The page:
• Discharge ports must ensure that the right hand container door is cracked open on discharge for ventilation purposes (Ajar) and fixed by rope or chain to left hand door;
  • Cargo to be received by consignee as soon as possible particularly in cold weather. (Under freezing conditions moisture arising from condensation is arrested).

Stowage, voyage and ventilation instructions (conventional shipments)

  • The bags of cocoa beans should be loaded on top of double dunnage, crosswise applied. The dunnage should be applied in such a way that the bags cannot touch the steel tanktop plating. The bottom layer of dunnage should be applied longships, the top layer should be applied crosships. In this way possible sweat water on the tanktop can reach the bilges.
  • In normal hatches, not double skinned and/or boxed shaped, the bags should be stowed free from the bare steel ship's parts. Preferably dunnage wood should be used.
  • The bags must be stowed in such a way that the air flow from the ventilators is forced to go over and along the stow of cocoa beans. This means that the ventilation ducts should be stowed free in order to enable a free airflow and the top of the stow. Furthermore the bags in the hatchway, should be stowed free from the sides and ends of the hatchways in order to enable a free airflow.
  • No fresh ballast water has to be taken in during the voyage and/or in the discharge port. This will definitely result in condensation on the steel plating which can effect the cocoa beans.

The following advises may be given regarding the transportation and ventilation of a cargo of cocoa beans, carried from a relative warm region to a cold(er) Northern region.

The temperature will slowly decrease during the sea voyage going to the North (and possibly increase again if approaching the discharge port in a climatologically milder region). The (nature and impact of the) general instructions given below are not to be considered exhaustive or conclusive and should at all material times be carefully considered as circumstances such as sea- and weather conditions may require and should by no means affect the duty of the carrier to take any and all precautions necessary to ensure a safe, complete and undamaged arrival and discharge of the cargo at the discharge port(s).

  • The ventilation should be based on comparing the dewpoint of the hold air and the outside air. Ventilation should be carried out if the dewpoint of the hold air is higher than the dewpoint of the outside air. The hold dew point should be determined after stopping the ventilation for approx. 5 minutes.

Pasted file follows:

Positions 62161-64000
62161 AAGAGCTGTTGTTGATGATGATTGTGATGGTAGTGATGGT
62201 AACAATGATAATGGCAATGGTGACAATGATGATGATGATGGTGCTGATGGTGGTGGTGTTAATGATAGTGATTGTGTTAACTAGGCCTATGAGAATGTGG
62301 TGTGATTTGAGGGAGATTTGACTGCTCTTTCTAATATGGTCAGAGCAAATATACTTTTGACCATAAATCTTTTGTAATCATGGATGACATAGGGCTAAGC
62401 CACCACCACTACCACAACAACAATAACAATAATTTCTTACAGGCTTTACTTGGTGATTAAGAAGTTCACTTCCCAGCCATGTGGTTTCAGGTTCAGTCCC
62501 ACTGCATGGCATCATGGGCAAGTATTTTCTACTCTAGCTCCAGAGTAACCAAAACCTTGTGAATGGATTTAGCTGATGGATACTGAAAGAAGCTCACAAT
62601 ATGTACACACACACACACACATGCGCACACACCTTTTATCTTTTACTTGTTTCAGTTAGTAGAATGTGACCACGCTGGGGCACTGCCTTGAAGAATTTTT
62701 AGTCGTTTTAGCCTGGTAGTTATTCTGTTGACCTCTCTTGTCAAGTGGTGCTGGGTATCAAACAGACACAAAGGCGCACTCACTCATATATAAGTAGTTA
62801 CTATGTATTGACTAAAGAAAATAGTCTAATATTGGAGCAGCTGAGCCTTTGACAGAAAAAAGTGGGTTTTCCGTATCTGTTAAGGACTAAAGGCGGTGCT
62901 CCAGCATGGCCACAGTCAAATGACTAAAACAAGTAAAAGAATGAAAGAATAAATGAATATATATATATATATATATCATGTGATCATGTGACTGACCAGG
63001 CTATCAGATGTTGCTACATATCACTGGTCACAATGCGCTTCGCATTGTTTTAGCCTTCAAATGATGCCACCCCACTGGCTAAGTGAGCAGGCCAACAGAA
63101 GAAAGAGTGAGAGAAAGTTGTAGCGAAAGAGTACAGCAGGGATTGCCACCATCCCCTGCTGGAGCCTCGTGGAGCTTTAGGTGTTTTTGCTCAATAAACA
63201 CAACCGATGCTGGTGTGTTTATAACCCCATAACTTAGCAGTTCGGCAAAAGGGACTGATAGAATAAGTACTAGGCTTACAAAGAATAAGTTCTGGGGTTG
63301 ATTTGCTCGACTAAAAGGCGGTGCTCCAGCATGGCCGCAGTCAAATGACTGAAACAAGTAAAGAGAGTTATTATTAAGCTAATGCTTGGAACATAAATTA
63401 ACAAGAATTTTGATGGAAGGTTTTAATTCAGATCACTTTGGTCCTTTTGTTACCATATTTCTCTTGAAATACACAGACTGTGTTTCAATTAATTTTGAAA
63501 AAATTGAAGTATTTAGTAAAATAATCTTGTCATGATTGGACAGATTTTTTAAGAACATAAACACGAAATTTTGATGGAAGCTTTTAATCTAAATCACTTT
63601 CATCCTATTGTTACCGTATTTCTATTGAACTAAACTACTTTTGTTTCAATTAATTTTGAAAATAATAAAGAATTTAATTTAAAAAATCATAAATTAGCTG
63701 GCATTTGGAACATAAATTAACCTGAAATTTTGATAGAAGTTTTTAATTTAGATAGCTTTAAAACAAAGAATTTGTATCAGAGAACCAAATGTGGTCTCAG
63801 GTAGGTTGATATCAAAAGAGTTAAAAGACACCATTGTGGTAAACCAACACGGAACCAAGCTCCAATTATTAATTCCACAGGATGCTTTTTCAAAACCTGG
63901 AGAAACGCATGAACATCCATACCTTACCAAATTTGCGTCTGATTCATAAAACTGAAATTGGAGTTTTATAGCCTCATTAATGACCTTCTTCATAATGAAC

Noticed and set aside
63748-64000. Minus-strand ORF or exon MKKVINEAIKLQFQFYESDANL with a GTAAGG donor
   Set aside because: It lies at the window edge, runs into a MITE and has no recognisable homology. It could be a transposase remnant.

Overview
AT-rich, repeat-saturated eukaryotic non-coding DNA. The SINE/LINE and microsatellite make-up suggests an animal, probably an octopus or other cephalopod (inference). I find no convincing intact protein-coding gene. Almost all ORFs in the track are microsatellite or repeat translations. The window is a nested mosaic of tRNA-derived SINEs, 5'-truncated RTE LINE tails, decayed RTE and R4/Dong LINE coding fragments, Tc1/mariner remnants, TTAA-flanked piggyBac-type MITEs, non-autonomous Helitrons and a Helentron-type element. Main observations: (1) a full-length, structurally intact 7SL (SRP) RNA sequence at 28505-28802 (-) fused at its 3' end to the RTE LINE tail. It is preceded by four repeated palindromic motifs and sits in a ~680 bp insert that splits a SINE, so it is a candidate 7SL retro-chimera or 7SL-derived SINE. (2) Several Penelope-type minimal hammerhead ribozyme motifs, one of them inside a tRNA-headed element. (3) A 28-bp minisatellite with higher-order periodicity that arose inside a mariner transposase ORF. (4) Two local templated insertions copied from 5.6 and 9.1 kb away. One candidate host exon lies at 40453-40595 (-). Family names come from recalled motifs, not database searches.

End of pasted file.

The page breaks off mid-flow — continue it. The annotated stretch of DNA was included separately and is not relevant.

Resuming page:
• When cocoa beans are carried from warm regions to cold regions, the moisture in the cocoa beans will migrate out of the centre of the stow to the side of the stow and finally evaporate in the air.

This means that if ventilation is stopped because the dewpoint of the hold air is lower than the outside air, it should be checked again one hour after stopping the ventilation.

  • The dewpoints should be determined every watch and at least four times per day.
  • The holds should be entered and inspected daily on the presence of condensation against sides, bulkheads and underdeck areas.

In case of serious sweating, it may be considered to open the hatches partly during smooth weather and sea conditions only. It should be avoided at all times that spray and/or seawater enters the holds.

  • In case of spray, ventilators on deck should be protected in order to avoid ingress of seawater and to safeguard the continuation of ventilation, when necessary.
  • Ballasting with relative cold seawater should be avoided at all times.
  • The bilges of the holds should be sounded daily and should be kept empty. An increase of the bilge level may indicate serious condensation.
  • Ventilation should be continued in the discharging port(s), even during the discharge period, following the above instructions and weather and other port conditions permitting.
  • All particulars should be noted in the (ventilation) logbook. At least the following particulars should be timely and properly recorded:

A. Outside air dry-bulb temperature
B. Outside air wet-bulb temperature
C. Outside air dew points
D. Hold air dry bulb temperature of all holds
E. Hold air wet-bulb temperature of all holds
F. Hold air dewpoint of all holds
G. Times of ventilation. Clearly mentioning stopping and starting times
H. Sea water temperatures
I. Weather/sea conditions
J. Particulars of the visual inspections in the holds

Risk factors

- Self-heating / Spontaneous combustion
- Oil content: 39 - 60%
- Sweat damage (mold damage):
- Vapor damage
- Odor
- Contamination
- Mechanical influences
- Toxicity / Hazards to health
- Shrinkage/Shortage
- Insect infestation / Diseases